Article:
Although AIT has its own methodology, it is far from a ‘stand alone’ approach. AIT integrates psychoanalytic and Jungian theory and elements of CBT as well as its energetic treatment. Asha Clinton, with whom AIT originated, is herself a Jungian analyst. AIT’s Jungian elements are to be seen in the significance attributed to the client’s centre which is close to Jung’s concept of the Self, and also to the recognition of the role of archetypal elements in treatment. There is an advanced seminar on working with archetypes which is open to all who have done the Basics training. As in traditional psychotherapy, the therapeutic alliance, the interplay of transference and counter-transference and the value of the reparative relationship are crucial. Particular attention is paid to assessing and building ego strength before beginning to work on the deepest traumas.
Many AIT clinicians comment on an interesting phenomenon arising out of the energy treatment aspect of the work. It seems to enhance attunement between therapist and client. It is common for instance for new intuitions to arise during trauma treatment in the form of free association. Clients also often comment with surprise on the ways in which memories, buried emotions and even physical sensations (like pain or nausea) surface briefly into consciousness before clearing.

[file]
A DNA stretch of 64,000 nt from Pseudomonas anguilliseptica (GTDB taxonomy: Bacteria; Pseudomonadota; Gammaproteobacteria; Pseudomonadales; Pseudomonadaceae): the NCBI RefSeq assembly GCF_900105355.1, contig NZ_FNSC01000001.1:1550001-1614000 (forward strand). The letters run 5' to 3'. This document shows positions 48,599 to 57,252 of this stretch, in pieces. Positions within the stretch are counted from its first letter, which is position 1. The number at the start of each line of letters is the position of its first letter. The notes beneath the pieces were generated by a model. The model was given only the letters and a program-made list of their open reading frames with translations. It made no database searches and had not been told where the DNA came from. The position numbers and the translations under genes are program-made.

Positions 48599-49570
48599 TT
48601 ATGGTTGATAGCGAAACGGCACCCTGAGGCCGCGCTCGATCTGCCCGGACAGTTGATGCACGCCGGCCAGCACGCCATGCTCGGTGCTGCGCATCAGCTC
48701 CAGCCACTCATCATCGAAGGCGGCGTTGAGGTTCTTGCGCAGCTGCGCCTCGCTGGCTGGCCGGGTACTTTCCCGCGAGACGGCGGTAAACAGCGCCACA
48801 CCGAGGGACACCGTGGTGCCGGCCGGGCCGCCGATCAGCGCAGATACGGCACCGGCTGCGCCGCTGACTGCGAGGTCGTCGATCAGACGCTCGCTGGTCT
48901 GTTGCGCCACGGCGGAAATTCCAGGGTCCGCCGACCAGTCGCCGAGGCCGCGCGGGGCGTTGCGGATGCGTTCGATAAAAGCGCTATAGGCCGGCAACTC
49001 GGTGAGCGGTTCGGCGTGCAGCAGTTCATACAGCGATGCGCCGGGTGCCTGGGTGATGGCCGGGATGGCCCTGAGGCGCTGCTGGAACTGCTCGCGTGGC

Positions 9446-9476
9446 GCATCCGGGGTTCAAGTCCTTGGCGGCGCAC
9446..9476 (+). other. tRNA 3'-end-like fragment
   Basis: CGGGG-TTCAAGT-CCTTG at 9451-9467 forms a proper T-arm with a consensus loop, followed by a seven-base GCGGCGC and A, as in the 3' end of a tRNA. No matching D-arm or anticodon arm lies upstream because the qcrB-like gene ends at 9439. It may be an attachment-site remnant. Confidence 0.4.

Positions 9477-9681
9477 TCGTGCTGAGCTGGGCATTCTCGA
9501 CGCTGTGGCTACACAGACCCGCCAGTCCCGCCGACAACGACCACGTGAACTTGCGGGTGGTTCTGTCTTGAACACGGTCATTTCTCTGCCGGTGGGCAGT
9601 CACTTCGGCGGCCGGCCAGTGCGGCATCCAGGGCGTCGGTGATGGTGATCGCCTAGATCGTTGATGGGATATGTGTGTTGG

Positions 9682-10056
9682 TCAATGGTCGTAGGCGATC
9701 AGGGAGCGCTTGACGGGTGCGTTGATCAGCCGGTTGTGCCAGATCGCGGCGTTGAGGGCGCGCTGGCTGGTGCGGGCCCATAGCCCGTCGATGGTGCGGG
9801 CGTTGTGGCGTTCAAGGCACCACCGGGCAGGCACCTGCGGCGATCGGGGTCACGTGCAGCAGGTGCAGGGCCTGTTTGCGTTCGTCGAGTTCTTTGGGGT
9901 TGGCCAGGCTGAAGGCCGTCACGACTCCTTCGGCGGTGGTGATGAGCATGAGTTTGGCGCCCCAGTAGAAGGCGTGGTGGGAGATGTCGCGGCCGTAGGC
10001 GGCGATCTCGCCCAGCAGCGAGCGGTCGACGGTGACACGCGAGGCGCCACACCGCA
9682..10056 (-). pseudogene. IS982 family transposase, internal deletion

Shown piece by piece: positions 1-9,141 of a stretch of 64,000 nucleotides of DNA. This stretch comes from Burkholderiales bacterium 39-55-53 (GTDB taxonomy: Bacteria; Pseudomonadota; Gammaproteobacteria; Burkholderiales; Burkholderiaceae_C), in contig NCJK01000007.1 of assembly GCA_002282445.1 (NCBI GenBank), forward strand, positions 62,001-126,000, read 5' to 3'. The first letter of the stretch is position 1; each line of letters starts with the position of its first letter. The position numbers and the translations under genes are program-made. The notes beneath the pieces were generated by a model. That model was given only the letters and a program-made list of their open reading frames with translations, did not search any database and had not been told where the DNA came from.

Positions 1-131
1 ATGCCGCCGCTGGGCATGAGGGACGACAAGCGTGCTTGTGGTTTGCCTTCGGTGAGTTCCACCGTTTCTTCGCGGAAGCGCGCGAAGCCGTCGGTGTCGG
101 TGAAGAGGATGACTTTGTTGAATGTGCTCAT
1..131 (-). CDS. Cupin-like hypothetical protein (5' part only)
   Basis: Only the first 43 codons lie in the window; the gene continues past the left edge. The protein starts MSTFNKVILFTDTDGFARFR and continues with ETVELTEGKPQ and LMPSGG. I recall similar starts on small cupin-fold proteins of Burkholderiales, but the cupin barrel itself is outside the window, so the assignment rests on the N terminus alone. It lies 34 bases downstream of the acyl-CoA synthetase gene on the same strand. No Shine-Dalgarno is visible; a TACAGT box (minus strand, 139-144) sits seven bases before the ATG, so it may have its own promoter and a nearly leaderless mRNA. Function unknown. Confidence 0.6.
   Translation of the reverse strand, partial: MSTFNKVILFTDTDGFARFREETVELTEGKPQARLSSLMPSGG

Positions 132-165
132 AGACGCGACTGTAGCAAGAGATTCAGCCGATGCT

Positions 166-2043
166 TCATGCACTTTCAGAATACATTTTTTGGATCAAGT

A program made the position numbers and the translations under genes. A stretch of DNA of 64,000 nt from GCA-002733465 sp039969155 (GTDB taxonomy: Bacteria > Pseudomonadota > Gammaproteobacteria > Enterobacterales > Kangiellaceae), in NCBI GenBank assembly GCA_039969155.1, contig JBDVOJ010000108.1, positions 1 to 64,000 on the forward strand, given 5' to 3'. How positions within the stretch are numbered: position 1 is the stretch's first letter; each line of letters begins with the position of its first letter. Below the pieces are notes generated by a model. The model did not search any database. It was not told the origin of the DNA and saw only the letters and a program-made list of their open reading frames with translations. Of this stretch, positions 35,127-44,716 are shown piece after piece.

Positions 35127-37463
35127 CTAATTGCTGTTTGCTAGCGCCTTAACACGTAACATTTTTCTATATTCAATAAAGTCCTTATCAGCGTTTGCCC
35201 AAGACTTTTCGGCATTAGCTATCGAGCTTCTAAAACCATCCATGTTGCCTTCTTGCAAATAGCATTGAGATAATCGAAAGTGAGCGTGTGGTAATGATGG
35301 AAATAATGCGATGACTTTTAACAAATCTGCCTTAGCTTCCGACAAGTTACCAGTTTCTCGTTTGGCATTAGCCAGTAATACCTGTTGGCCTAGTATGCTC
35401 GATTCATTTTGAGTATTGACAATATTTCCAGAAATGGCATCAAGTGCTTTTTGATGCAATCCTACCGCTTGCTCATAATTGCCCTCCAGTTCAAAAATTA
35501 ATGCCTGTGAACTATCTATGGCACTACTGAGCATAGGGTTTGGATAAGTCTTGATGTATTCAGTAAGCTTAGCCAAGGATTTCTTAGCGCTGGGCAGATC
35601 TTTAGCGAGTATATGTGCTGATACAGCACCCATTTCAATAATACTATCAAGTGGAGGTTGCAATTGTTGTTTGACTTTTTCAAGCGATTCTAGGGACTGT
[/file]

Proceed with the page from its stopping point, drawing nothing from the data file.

One of the attractions of AIT for me has been the sophistication of its theoretical framework and the ongoing opportunities for further development. Seminars taught by Dr Clinton are offered twice yearly in the UK as well as in the US and Germany. After the Basics seminar, which is open to qualified mental health professionals, there are further seminars covering topics such as Depths (working on Archetypes), Anxiety Disorders, Character Structure, Psychogenic Illness, and Attachment. It is interesting also to hear from AIT colleagues in London that some insurance companies paying for private treatment require that their clinicians have energy therapy training as part of their tool kit.
Through AIT I have discovered a renewed energy and commitment to my practice. I have found it to be deeply rewarding both in terms of the richness of its theoretical integration, its sophisticated treatment methods and the satisfaction which comes from the relief of suffering.
Heather Redington is an integrative psychotherapist in private practice and an accredited AIT practitioner and AIT teacher. She has also worked in the NHS (Child and adolescent Mental Health) as a family therapist for many years.
Mollon, P (2008). Psychoanalytic Energy Psychotherapy. UK: Karnac Books www.seemorgmatrix.org